Between the Russo-Japanese War (1904-1905) and the Mukden Incident (1931), Japan-s mounting colonial presence manifested itself in the activities of the South Manchuria Railway Company as well as in the Japanese forces- skirmishes for control of the region. The poet Kitagawa Fuyuhiko (1900-1990) would draw on his memories of Manchuria, where he lived until attending college in Kyoto, to situate hyperobjects and colonial minutiae in counterhegemonic anticolonial and antiwar prose poems. His subtractive poetic configurations - not Surrealist but certainly building on Dada precedents - isolate incongruous elements (evental traces) in Alain Badiou-s sense of being faithful to a critique of the ethics of a colonial apparatus. Having grown up within the colonial enterprise himself, and subject to high-minded Japanese media representations and instilled imperial affects, Kitagawa positions himself against the machinic drive for colonial profits and the abuse of labour and prostitutes. This article thus situates aesthetic strategies for displacing imperial affect as projected onto spaces of Japanese expansion so as to document radically anticolonial subject possibilities among Japanese nationals themselves. As postcolonial artefacts, these prose poems suggest the contradictions of European modernity writ in the Japanese rhetoric of cosmopolitan East Asian development and liberation as cultural production that aestheticises colonial extraction of labour and raw materials.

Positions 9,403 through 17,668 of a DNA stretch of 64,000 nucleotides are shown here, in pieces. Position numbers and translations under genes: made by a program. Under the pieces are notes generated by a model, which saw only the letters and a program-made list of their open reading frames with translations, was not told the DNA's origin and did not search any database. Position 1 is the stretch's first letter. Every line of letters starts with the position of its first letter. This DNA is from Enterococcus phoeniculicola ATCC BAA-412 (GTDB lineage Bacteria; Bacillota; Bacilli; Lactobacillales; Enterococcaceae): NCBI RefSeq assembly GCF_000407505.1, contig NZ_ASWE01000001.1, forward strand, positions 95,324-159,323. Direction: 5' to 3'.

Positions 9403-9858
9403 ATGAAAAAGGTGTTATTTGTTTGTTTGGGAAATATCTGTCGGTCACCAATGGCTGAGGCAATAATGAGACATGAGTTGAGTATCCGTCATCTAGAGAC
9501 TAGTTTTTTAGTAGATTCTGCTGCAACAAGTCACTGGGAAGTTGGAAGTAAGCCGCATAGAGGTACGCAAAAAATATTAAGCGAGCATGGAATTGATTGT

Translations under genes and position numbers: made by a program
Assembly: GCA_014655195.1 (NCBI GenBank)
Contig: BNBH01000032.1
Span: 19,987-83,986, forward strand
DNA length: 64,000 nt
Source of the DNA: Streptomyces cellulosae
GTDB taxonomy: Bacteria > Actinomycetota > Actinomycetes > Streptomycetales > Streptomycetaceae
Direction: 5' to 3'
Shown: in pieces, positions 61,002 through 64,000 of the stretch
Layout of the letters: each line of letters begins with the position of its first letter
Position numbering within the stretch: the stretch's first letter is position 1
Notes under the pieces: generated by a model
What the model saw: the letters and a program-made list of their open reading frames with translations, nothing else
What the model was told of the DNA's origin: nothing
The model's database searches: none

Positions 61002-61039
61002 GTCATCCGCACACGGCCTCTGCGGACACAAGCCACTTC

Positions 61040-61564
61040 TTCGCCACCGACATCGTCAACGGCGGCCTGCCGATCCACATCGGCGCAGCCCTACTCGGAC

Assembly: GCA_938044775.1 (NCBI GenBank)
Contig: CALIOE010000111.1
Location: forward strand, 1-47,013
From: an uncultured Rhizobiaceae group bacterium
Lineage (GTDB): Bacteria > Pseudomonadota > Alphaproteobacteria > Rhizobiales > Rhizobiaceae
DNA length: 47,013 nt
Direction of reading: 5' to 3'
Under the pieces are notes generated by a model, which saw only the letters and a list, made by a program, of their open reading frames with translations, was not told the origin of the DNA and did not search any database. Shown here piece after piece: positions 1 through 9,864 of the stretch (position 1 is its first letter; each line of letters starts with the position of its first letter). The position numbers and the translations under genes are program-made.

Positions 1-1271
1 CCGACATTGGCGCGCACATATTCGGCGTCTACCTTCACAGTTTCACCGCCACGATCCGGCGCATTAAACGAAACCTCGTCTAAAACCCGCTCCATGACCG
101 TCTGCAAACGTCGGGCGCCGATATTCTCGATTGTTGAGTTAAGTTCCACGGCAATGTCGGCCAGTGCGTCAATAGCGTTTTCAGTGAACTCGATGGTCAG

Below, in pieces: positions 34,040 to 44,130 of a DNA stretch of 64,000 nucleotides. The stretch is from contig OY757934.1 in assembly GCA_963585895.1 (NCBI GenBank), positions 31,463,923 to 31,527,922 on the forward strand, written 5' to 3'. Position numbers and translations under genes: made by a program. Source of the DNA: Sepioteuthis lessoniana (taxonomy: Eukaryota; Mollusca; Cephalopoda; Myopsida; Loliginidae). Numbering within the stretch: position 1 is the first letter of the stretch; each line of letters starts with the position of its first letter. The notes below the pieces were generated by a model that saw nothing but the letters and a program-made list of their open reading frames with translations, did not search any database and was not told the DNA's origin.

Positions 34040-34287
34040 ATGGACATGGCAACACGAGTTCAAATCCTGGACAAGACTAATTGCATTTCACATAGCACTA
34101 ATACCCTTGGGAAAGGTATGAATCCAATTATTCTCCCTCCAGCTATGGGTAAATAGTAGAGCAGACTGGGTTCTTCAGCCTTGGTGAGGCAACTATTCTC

- Dada prose poetry
- Imperial affect
- Japanese empire
- Kitagawa Fuyuhiko (1900-1990)
- Modern Japanese poetry